Hard stool is very difficult and painful to pass. Your child’s clean-out phase may be started with large doses of mineral oil to soften the stool. Mineral oil is not absorbed and gradually seeps through the hard stool and softens it. It may take several days of mineral oil to soften a large amount of packed stool. Mineral oil is dangerous only if it gets in the lungs. This is why it should not be given to infants or children who have trouble swallowing. Mineral oil can be given by enema or by mouth. Since mineral oil has an oily feel to it, most children will take it better when it is mixed with another food. Some of the easier ways to give it include putting it in milk shakes, pudding, applesauce, ice cream, chocolate milk and in juice “slushies.”

Once your child’s stool is soft, your doctor or nurse practitioner may suggest that you add other medicines by mouth or rectum. It is very important to remove the entire stool plug during the clean-out phase or the next phase will not work as well.

Your child should be on enough medicine to prevent a stool plug from forming. Children on the proper therapy usually have one to three loose to very soft stools every day. If children on therapy go two to three days without a bowel movement, their therapy should be increased. Soiling usually means a stool plug rather than too much medicine.

Maintenance Phase

Once the clean-out phase is complete, your doctor or nurse practitioner will tell you what medicine your child will take every day. Small children who are afraid of painful bowel movements will receive medicine to soften their stool. Mineral oil is very effective for this, because it helps the stool slide out more easily. Fiber, which helps keep water in the stool, may also help wit this. The richest source of fiber is usually found in breakfast cereal. To find how many grams of fiber your child needs each day, add 5 to your child’s age. For example, a 3-year-old child needs about 8 grams of fiber every day.

Some laxatives are salts that hold water in the stool. Examples include Milk of Magnesia and Miralax. Other laxatives work by fermenting sugars and producing gas. These include apple juice, lactulose and maltsupex. These are not very good treatments, because they may cause gas cramps. Other laxatives may cause stretched and weakened muscles to contract. These include senna and bisacodyl. Your doctor or nurse practitioner can suggest the treatment that will work best for your child.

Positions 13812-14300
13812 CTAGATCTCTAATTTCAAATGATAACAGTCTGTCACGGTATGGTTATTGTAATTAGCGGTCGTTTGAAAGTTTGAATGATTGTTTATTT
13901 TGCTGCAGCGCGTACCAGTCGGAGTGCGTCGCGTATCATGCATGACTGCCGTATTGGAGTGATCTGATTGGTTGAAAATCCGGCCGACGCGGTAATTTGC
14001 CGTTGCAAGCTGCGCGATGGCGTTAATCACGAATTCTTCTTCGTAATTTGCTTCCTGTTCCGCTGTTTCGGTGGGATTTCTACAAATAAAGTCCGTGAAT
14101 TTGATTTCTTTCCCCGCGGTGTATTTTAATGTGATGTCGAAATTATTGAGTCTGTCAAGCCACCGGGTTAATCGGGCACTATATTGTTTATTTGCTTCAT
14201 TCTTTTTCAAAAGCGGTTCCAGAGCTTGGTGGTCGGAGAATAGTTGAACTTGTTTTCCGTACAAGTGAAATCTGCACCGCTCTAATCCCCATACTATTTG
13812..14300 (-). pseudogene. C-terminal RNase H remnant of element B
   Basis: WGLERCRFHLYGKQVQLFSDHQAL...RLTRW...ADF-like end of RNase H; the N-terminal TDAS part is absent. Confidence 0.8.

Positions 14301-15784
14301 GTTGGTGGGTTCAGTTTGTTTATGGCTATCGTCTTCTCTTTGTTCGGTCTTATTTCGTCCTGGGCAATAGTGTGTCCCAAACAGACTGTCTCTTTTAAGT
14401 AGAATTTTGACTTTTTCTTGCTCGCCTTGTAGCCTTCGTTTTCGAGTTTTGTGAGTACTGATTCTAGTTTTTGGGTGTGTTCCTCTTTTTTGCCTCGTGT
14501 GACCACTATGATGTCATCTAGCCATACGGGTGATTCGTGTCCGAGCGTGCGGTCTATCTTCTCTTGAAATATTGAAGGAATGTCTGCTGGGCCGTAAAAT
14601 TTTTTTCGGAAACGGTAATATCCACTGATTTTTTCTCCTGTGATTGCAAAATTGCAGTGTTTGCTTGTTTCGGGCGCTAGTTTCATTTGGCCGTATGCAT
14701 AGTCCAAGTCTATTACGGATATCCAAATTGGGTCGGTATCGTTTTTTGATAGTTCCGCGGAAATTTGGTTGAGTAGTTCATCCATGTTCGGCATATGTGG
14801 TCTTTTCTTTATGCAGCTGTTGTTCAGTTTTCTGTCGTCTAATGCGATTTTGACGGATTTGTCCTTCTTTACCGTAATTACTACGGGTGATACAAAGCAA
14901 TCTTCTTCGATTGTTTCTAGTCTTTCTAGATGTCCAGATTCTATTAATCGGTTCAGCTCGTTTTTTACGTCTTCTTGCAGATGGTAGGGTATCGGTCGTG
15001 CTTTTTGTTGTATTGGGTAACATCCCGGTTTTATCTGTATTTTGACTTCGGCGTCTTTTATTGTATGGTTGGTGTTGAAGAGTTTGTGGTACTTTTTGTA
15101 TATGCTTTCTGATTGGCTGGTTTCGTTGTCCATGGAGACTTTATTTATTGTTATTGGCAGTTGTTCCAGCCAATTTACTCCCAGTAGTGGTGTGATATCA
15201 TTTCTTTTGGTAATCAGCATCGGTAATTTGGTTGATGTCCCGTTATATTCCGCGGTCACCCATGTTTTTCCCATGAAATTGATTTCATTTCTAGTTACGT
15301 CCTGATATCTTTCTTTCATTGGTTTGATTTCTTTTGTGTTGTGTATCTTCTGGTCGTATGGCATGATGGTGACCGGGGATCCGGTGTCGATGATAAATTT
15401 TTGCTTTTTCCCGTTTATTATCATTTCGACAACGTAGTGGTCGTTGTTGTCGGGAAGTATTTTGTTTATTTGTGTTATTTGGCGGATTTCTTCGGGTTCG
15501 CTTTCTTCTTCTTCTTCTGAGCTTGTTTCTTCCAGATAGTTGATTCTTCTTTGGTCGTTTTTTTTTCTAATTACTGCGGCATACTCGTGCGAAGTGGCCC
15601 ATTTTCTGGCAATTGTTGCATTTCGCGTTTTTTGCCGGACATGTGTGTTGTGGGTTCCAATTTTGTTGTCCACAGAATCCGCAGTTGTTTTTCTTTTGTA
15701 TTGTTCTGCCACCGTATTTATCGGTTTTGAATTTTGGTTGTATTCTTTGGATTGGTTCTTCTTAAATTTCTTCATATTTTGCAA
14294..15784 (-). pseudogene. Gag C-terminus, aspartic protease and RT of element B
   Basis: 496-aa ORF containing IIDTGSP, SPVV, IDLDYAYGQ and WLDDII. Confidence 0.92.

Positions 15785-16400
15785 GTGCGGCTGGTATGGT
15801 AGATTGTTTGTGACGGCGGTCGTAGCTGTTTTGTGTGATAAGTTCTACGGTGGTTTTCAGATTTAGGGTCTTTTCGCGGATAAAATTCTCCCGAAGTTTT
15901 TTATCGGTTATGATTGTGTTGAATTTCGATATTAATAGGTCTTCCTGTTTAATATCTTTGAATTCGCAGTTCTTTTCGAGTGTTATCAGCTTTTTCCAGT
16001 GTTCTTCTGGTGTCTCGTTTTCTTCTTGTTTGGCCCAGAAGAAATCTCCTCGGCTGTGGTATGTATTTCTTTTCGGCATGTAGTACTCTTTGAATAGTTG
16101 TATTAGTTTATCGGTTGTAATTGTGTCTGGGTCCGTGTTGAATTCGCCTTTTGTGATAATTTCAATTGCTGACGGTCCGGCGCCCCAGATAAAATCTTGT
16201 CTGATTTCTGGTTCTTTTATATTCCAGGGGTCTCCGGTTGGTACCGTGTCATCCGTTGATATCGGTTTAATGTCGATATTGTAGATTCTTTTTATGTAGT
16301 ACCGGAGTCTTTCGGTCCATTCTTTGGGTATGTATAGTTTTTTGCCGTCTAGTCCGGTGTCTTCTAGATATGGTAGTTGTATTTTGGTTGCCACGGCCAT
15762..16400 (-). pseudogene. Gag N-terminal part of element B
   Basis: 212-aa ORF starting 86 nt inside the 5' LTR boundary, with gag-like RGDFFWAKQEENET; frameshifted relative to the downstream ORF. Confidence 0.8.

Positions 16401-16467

Mild constipation may be treated with diet changes. Increased fiber may soften stools. Sugary drinks that ferment (such as apple and fruit juice) may be used as well. Prune juice has the advantage of fiber as well as natural senna. Extra water or fluids generally don’t reach the colon.

Children with soiling or more severe constipation usually require medication. However, making changes in your child’s diet at the same time may help wean them from medications more quickly. Getting children, especially toddlers, to eat the diet we would like may be difficult, but the extra effort will be rewarded with happier children.

This chart lists some of the pros and cons of various treatments:

Medication Action Advantages Problems

Mineral Oil Lubricates Cheap; stools easy to pass Do not use with infants; Oily Feel

Milk of MagnesiaTM Holds Water Cheap; stools easy to pass Taste

Senna Stimulates Strengthens muscle May cause cramps

Bisacodyl Stimulates Strengthens muscle May cause cramps

Maltsupex Produces Gas None Cost

Lactulose Produces Gas None Cost

MiralaxTM Holds Water No taste Cost

Treatments That Should NOT be Used in Children:

• Fleets Phospho-Soda enemas should not be used in children. They can severely disturb electrolyte balance when held in the colon.

• Milk and molasses or a lactulose enema can cause a distended (puffed out) belly above a stool plug with possible tearing. Therefore, these are not recommended for children with chronic constipation.

Reestablishing Regular Toileting Behaviours

Once your child is having soft, comfortable bowel movements on a regular basis, the next step is to get their regular toileting schedule back on track. Many times, this routine has been disrupted due to the child’s fear of having a painful bowel movement, or because they are less likely to sense when they need to use the toilet for a bowel movement.

Our team at Happy Kids !!! includes specialists who provide additional care for patients with encopresis. These specialists help your child:

• Get a regular toileting routine started

• Have less anxiety around having a bowel movement

• Reduce their stool withholding behaviour

• Have less conflict with their parents over the problem

• Feel that they are part of the treatment team

What is a Normal Stool Pattern at Different Ages?